2. Choose sleep over sweat: It's okay to turn off your alarm and skip your morning workout every once in a while! This is especially true if you're trying to lose weight. A study from the University of Chicago found that sleep
by Locke Hughes for SHAPE.comRead More »from 3 Surprising Foods to Grill
Grilled corn, onion, and whipped cilantro goat cheese quesadillaElevate your backyard cooking this summer by adding a touch of smoke to these surprising recipes.
1. Grilled corn, onion, and whipped cilantro goat cheese quesadilla: Think outside the cheddar-and-chicken box: This quesadilla features an herbed goat and cream cheese mixture and one of summer's show-stopping ingredients: fresh sweet corn.
2 ounces goat cheese
1 ounce cream cheese
1 large ear sweet corn
1/2 tablespoon olive oil
1/2 medium red onion, cut into 1/4-inch slices
1/3 cup loosely packed cilantro, chopped
Juice of 1/2 lime
2 to 3 whole-wheat tortillas
1. Light grill. Place goat cheese and cream cheese in a bowl, and set aside.
2. Remove husk and silk from corn and rub with olive oil. (For a little extra kick, rub with a bit of chipotle powder.) Place corn and onions on grill. Cook until both are charred, about 8 to 10 minutes, turning corn and flipping onions as needed.
3. Stir goat cheese and cream
- SHAPE magazine | Love + Sex – Mon, Jul 1, 2013 9:59 AM EDT
by Alanna Nuñez for SHAPE.comRead More »from Science Has an Answer for Why We Have Sex at Night
Why do we have sex at night?Sometimes the things researchers study are baffling. Take, for example, a 2005 study that people have been talking about again recently that examined why we have sex at night.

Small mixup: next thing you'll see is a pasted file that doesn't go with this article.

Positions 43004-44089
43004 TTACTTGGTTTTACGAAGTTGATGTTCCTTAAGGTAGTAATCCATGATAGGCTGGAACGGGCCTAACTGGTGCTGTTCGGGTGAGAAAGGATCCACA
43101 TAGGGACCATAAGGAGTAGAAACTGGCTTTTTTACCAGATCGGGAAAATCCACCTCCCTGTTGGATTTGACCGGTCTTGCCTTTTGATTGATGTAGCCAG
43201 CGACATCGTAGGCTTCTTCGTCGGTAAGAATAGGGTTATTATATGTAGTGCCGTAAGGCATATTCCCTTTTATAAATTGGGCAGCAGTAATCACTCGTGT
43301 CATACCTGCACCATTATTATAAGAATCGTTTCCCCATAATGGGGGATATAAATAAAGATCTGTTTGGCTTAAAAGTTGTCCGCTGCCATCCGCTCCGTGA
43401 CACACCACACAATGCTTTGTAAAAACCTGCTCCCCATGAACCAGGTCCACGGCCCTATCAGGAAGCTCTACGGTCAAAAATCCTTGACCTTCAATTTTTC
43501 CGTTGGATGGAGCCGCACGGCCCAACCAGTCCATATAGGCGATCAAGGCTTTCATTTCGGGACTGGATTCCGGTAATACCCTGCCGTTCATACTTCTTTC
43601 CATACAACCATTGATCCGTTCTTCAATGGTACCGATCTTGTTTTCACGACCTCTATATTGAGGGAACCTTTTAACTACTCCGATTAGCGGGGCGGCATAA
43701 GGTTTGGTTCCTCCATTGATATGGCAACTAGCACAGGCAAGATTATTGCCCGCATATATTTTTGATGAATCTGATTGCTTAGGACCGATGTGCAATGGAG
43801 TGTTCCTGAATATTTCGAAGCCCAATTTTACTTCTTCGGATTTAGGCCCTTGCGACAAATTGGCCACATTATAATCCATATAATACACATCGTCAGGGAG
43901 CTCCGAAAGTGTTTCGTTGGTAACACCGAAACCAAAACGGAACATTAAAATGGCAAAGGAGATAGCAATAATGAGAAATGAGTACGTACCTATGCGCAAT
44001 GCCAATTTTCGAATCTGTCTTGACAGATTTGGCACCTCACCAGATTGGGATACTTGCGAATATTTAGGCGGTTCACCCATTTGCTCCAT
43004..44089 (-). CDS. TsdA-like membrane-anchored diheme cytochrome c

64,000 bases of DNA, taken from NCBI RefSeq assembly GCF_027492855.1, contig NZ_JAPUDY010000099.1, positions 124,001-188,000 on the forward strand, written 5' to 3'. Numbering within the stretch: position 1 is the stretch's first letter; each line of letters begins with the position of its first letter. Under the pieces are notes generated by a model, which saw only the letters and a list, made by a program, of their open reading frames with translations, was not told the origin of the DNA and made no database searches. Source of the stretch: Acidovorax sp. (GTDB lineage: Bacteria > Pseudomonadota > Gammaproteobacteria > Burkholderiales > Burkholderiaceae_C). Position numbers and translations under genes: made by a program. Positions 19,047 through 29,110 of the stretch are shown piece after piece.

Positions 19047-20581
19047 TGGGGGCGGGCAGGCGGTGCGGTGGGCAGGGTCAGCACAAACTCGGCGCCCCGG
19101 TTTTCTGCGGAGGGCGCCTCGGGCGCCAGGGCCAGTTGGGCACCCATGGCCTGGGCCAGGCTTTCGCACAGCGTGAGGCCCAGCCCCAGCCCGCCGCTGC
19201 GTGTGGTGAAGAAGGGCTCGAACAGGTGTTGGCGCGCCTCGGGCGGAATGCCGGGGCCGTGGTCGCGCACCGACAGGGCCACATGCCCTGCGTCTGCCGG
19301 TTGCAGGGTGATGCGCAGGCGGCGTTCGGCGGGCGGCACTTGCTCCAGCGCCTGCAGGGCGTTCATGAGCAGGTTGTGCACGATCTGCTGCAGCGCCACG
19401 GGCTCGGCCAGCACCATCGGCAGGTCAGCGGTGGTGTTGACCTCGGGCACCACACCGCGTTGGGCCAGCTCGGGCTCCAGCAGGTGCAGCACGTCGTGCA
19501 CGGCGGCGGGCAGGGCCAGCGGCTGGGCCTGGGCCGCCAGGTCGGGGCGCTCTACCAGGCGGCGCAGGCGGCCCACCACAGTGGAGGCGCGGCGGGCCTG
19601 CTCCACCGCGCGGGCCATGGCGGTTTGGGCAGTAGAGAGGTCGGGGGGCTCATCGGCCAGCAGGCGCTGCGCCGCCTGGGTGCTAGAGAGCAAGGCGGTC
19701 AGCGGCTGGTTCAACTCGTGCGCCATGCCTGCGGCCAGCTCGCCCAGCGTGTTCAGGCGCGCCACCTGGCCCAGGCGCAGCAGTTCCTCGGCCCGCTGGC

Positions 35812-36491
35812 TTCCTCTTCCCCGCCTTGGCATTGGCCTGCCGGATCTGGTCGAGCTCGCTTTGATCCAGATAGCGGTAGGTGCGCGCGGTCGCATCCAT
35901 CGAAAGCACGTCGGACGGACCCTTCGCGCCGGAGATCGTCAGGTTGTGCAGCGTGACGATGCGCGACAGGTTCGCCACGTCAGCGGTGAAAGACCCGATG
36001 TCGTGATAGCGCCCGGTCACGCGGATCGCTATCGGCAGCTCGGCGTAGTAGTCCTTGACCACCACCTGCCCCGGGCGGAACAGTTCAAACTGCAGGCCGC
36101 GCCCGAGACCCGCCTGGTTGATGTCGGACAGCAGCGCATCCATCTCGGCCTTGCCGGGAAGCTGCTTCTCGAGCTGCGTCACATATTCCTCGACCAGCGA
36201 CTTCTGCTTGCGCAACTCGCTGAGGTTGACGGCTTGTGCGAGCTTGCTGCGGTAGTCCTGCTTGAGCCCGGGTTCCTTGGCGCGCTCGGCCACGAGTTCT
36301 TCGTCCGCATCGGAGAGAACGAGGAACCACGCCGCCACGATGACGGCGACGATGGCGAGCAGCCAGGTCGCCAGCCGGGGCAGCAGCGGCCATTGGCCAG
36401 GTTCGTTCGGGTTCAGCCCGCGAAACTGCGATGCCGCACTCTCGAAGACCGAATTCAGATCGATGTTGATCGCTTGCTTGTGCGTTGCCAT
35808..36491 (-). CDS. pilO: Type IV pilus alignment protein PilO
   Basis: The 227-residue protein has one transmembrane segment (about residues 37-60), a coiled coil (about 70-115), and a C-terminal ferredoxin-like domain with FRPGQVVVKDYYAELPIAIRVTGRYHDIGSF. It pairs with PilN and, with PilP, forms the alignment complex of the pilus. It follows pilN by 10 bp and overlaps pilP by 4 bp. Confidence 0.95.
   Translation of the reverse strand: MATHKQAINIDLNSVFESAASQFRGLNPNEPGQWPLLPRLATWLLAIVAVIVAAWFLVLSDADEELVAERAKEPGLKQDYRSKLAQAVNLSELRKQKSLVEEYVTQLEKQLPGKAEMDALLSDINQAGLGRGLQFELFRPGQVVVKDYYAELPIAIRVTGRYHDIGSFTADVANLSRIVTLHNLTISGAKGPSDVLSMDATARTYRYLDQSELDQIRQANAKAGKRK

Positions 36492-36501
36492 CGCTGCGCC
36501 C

If you're thinking to yourself, "Maybe it's because my day begins at 5:30 with a workout and a commute, and I barely have time to take a lunch break, let alone race home to get it on and be back to the office by 2, and also, telling my boss that I have to leave so that I can go have sex is generally frowned upon in polite society," then you'd be right!
Robert Refinetti of the University of South Carolina looked at a 1982 study published in Human Biology by researchers John Palmer, Richard Udry, and Naomi Morris that studied 78 married couples and found that they had a "large copulatory rate" during the weekdays. Curious, he wanted to see if he could replicate the results, as well as see if any environmental, biological, or cultural factors played a role in why people choose to have
Hop on the depotting trend and create the perfect palette for you!by Krista Bennett DeMaio for SHAPE.comRead More »from How to DePot Makeup
It may sound like a gardening term and while it does involve replanting of a sort, depotting has nothing to do with horticulture. It's actually a beauty practice where you remove makeup pans from their original containers and transfer them to one carryall palette.
The habit has recently gone mainstream-you can find palettes sold specifically for this purpose and countless You Tube tutorials-but it's long been a pro secret, says Zena Shteysel, a makeup artist and creator of Z-Palette, a customizable, magnetic palette (from $14; Zpalette.com). "The depotting trend began with professional makeup artists who carry large amounts of product from various brands. This practice allows them to condense their kits and still have everything they need."
Depotting also has green roots, says Minna Ha, founder of the UNII Palette ($29; Uniicosmetics.com). "When eco-friendly cosmetics brands began selling refills, they also came out with palettes that would
by Charlotte Andersen for SHAPE.comRead More »from 7 Foods with Bizarre Side Effects
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Sure high fructose corn syrup is bad for you, but if you replaced all the high fructose corn syrup in the American food supply with organic cane sugar, would we be that much better off? No.
We are often seduced by health buzzwords such as "raw," "unprocessed," "natural," "organic," and "gluten-free." But just as the old buzzwords ("cholesterol-free," "low-fat," "fat-free," "saturated fat-free")
by Charlotte Andersen for SHAPE.comRead More »from Why Does My Eye Twitch so Much?